• As of time of writing in 2022, at least a dozen more have been added. Seeing as Big Finish is a longrunner in the same fashion as the series is, consider this entry incomplete and just think "Lots" when considering the amount of Canon Foreigners in the audio adventures.
  • The Blake's 7 Liberator Chronicles introduce the Auron scientist Gustav Nyrron, who boards the Liberator in "Solitude" and is promptly dumped at Avon's insistence. He returns in later episodes.

    Comic Strips 
  • In the Bugs Bunny comic strip by Al Stoffel and Ralph Heimdahl, Sylvester the Cat had a human protégé named Cedric. Together they panhandled their way through each day (at least when Sylvester wasn't actively employed somewhere usually with Bugs). Cedric never appeared in the animated films.

    Fan Works 
  • Eda Clawthorne's son Strix and Selwyn the Dragon are both exclusive to the mix between The Owl House and The Mask, The Owl Lady's Chick.
  • The Undertale fan comic, Inverted Fate, has its later chapters introduce a human girl called Lilac, who was Frisk's friend on the surface before they had a falling out that resulted in her being injured.
  • Where the Sunlight Ends: Marilyn Juárez seems to have been created specifically for this fic. However, Peter Three's Spider-Sense flares up to a low level whenever he sees her, so her exact identity is up in the air.


  • The iconic gumball machine in Twilight Zone was not taken from an existing episode of the series.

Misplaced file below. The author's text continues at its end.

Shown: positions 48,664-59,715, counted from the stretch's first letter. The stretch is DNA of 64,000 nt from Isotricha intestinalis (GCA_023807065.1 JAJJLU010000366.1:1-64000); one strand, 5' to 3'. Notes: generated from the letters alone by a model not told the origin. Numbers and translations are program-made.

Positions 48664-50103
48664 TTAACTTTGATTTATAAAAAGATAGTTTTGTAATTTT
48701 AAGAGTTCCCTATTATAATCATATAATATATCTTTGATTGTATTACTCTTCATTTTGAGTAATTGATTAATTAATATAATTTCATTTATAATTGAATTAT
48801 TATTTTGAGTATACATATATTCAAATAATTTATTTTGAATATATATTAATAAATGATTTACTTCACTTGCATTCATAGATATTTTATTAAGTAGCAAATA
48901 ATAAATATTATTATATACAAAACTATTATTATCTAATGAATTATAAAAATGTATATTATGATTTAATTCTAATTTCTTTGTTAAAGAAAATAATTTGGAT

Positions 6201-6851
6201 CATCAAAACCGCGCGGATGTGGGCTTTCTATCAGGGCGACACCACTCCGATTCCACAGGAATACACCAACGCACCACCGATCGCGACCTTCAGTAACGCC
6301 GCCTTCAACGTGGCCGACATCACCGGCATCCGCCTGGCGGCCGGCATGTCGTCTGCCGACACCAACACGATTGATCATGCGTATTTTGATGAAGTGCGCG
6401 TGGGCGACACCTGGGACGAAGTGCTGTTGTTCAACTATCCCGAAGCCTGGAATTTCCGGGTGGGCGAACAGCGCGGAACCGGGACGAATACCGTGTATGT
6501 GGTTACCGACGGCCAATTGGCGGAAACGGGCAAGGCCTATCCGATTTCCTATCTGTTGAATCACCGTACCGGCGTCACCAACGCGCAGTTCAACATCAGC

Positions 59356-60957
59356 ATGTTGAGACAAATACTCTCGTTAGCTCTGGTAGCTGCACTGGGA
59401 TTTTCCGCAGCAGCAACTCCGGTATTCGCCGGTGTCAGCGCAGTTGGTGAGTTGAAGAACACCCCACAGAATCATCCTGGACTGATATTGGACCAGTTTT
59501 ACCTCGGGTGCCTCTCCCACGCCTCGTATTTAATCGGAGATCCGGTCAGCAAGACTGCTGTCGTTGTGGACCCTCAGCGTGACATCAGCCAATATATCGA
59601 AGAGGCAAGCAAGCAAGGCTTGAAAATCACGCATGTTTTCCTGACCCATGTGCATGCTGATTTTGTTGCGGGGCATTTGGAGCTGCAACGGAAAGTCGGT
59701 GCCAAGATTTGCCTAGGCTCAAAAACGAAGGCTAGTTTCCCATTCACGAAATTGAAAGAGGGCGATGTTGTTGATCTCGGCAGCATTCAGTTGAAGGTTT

• The most prominent toy in Stern Pinball's Batman game (based on The Dark Knight) is a large yellow construction crane that swings out over the playfield — and is nowhere to be found in the movie.

    Professional Wrestling 
  • While several TNA-contracted wrestlers had matches in AAA, the luchador known as Border Patrol specifically represented TNA yet had never worked for it. TNA also has a long running gimmick called "Suicide", to which AAA gave a counterpart in Australian Suicide, who kept the name even after Suicide was renamed Manik.

  • The Adventures of Superman introduced Jimmy Olsen, Inspector Henderson, Kryptonite and the names "Daily Planet" and "Perry White."
  • The BBC Radio 4 series The Rivals adds Inspector Lestrade from the Sherlock Holmes books to the adventures of various other Victorian detectives, creating a sort of Shared Universe from unrelated stories.
  • Dimension X: In episode fifty, an adaptation of Isaac Asimov's "Nightfall":
    • The Latimer from this adaptation is a brand-new character that Sheerin, the psychologist, introduces to Theremon, the newspaper reporter, so that he can interview one of the victims from the Tunnel of Mystery.
    • Everyone that Theremon meets during his Vox Pops scene is invented purely for this broadcast. We hear from Pellet (who is a power technician) and a nameless cultist.
  • While the characters of the software are guests for New Dynamic English, there are also new characters being interviewed. There's also Elizabeth Moore, who's the host of Functioning in Business, and can be heard socializing with Max and Kathy in the Story Interludes.
  • X Minus One: In episode twenty-eight, an adaptation of Isaac Asimov's "Nightfall (1941)":
    • The Latimer from this adaptation is a brand-new character that Sheerin, the psychologist, introduces to Theremon, the newspaper reporter, so that he can interview one of the victims from the Tunnel of Mystery.
    • Everyone that Theremon meets during his Vox Pops scene is invented purely for this broadcast. We hear from Pellet (an urban resident) and a nameless cultist.

    Tabletop Games